Issues: Plans to Operate Clermont Park at Night
On Dec. 3rd, 2019, the Board of Supervisors voted to removed a deed restriction to allow Clermont Park to operate at night. This change opens the door for noise, car parking, and significant lighting of the ball fields, parking lot and walkways. Neighborhood residents agree this is a bad idea.
See Take Action page for what you can do to say "no".
ISSUE # 1
Poor Community Engagement
The original request to light the fields began in 2018. However, broader community engagement was so lacking before the July 25th public meeting that even the other ball-fields stakeholders (the girl's softball league who uses Clermont Park) showed up with feedback that they were unaware of this discussion.
The original distribution of innocuous "master plan revision" postcards for the July 25 meeting appear to have been mailed only to residents adjacent to the park (despite this "local" park serving residents in a 3-mile radius).
The broad community perspective supporting the deed restrictions has been ignored in favor of a single-use interest of expanding the infrastructure to interrupt the quiet, night time of the park. Changes to the deed do nothing to support broader community use of Clermont Park because the community who lives closest to this park hasn't been sufficiently considered.
ISSUE # 2
Deed Prohibits Lighting
In 2000, Park Authority staff working with a community task force agreed to exclude lighting, permanent loudspeakers, and permanent concession structures from the Master Plan in return for reduced set back of the parking lot and ball fields from Franconia Rd and nearby homes.
In March 2007 – The Board of Supervisors Transferred 40.61 Acre Property to Fairfax County Park Authority (FCPA) with Deed Restrictive Covenants including:
Prohibition of installation or Use of Any Lighting, Permanent Concession Areas and Permanent Sound Systems on the Property
FCPA is proposing to remove the deed restriction in order to allow night operation and lighting of the park -- UNLESS THERE IS SUFFICIENT PUBLIC OPPOSITION.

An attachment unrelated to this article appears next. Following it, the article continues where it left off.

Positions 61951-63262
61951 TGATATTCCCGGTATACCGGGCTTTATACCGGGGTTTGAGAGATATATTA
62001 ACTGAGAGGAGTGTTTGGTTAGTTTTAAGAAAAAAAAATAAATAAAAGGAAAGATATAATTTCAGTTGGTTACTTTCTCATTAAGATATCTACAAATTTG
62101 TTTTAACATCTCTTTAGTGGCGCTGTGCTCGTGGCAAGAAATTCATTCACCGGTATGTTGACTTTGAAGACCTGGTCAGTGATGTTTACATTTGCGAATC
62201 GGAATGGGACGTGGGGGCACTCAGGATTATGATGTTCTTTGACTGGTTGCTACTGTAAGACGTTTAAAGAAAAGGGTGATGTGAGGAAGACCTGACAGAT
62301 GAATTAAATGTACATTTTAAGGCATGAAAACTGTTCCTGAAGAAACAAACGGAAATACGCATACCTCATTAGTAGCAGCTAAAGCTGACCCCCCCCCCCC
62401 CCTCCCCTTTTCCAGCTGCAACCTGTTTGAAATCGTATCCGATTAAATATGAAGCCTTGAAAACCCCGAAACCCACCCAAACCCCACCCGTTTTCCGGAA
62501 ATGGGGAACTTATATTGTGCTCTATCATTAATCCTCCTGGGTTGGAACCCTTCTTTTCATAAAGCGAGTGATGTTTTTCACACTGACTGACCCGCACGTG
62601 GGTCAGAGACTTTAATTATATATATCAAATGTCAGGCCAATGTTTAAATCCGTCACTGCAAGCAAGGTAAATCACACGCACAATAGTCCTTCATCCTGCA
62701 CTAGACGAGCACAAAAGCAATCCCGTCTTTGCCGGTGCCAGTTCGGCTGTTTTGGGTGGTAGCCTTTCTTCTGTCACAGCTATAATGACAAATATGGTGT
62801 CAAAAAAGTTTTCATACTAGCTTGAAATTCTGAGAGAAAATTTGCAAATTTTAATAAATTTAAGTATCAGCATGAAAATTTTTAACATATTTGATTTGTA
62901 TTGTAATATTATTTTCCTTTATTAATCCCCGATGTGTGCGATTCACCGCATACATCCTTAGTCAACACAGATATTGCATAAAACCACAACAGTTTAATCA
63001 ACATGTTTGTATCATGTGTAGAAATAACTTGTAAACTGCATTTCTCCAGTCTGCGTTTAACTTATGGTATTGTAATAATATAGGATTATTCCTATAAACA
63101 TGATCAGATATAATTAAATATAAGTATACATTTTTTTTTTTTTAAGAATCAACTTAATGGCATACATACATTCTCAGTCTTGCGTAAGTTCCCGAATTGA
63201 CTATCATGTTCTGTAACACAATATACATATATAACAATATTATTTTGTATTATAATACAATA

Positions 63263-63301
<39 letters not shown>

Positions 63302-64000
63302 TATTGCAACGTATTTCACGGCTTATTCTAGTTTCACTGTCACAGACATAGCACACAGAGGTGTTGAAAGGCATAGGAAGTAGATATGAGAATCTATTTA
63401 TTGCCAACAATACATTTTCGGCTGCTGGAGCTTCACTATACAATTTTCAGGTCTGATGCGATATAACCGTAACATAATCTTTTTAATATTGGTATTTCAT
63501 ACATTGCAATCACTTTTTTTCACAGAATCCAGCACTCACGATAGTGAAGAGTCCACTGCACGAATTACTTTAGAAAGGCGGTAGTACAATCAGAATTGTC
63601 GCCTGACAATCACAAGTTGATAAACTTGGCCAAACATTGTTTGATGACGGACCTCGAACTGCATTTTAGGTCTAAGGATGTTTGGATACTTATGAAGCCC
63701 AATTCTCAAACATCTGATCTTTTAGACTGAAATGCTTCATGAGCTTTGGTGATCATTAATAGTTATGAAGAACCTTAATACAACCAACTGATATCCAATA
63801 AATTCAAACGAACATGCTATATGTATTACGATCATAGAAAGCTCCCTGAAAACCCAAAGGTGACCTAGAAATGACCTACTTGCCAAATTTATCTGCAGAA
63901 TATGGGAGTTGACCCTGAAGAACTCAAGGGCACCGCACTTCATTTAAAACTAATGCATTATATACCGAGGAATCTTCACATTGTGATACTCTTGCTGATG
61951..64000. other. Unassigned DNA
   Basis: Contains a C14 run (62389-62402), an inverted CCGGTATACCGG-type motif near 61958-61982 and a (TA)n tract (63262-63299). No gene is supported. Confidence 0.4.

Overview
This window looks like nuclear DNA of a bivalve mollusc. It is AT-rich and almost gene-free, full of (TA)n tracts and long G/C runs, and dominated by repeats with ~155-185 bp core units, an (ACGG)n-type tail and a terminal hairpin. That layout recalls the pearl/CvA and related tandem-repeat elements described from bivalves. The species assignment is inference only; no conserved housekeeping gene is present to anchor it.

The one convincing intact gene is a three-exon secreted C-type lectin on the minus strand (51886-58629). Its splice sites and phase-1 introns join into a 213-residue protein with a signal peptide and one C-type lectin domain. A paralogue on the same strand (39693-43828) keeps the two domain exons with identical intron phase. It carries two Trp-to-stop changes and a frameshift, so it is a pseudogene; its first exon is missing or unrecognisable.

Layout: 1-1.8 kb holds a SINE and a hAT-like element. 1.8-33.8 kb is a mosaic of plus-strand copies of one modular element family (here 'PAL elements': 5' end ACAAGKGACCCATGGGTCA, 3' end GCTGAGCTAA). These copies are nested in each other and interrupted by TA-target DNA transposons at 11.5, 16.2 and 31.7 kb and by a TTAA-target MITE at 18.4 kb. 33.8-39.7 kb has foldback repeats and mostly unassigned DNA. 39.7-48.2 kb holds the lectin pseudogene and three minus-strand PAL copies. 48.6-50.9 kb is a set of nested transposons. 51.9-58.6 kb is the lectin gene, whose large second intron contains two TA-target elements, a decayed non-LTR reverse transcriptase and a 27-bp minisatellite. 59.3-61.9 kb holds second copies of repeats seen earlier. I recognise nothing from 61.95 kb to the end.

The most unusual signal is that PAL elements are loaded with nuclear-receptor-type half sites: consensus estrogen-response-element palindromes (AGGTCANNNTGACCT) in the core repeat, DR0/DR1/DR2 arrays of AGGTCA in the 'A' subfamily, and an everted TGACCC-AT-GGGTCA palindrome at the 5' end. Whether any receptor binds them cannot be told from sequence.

ISSUE # 3
Noise and Traffic
Residents in homes near Clermont Park enjoy, or are used to, the daytime noise of baseball, from the crack of the bat to the cheering crowd. They hear the practice and games in the early evenings during the week and all day on the weekends. This noise is expected to end at dusk, returning to peace and quiet at night. If this proposal is enacted, residents will be subject to noise from yelling and cheering late into the night daily from late March (field open) until early November (field closure). There are 100 homes within just the first 1,000 feet of the park and many more hear the sounds from the park.
Traffic along Franconia Rd. is congested in the morning and evenings and frankly quite hazardous to pedestrians crossing near the park. Traffic into and out of the park will extend congestion challenges on Franconia Rd. to evening hours.
No traffic impact study was conducted in advance of this proposal.
ISSUE # 4
Lighting of a Large Area
The proposed lighting plan calls for artificial illumination of two of the four baseball fields, parking area, and walkways. The total lighted area will be quite large and will transform the park from a tranquil naturally lit property that recedes into the night to a bright, large, artificially lighted parking lot filled with cars and large brightly lighted ball fields that span much of the park's width.
Clermont's parking area is 53,000 square feet which is more area than a football field. Two ball fields will require about 137,000 square feet of field to be lighted from 70' poles so players can see fly balls. Total proposed Park lighting exceeds 190,000 square feet! For comparison, this is nearly the area of the Rose Hill/Safeway shopping center lighted parking.
Lower Real Estate Value
Today, proximity to Clermont Park is perceived as adding value to homes nearby. If FCPA implements night time Park operations, home proximity near the park's artificial lighting, night time parking and noise could be perceived as a nuisance and the value of properties have the real possibility of being negatively impacted.
Which would you choose to live next to: (1) a lighted parking lot full of cars or (2) a park that closes at dusk?
The wooded area directly adjacent to the proposed lighted fields is designated as a Resource Protection Zone (RPZ). Staff tells us there will be "No changes proposed for the conservation area" (page 15), but light and noise are not included as part of their definition of "changes". Would we as humans agree with that? No environmental impact study on the lights or the noise has been done. And yet, this RPZ is home to many animals which will be directly affected by ever-encroaching human activity.
Barred owls, flying squirrels, migrating songbirds in the spring and fall, and insects which are in decline worldwide due to lighting are just some of the animals who call this area home. Night lighting and crowd noise will negatively affect wildlife habits and night time feeding patterns, leading to further displacement.
Two articles addressing LEDs and impacts on wildlife are:
April 3, 2019: National Geographic
Our nights are getting brighter, and Earth is paying the price
Electric lights have revolutionized our lives, but as illumination increases, the toll on wildlife and human health is becoming harder to ignore.
July 5, 2018: The Wildlife Society
Increasing use of LED lamps may affect wildlife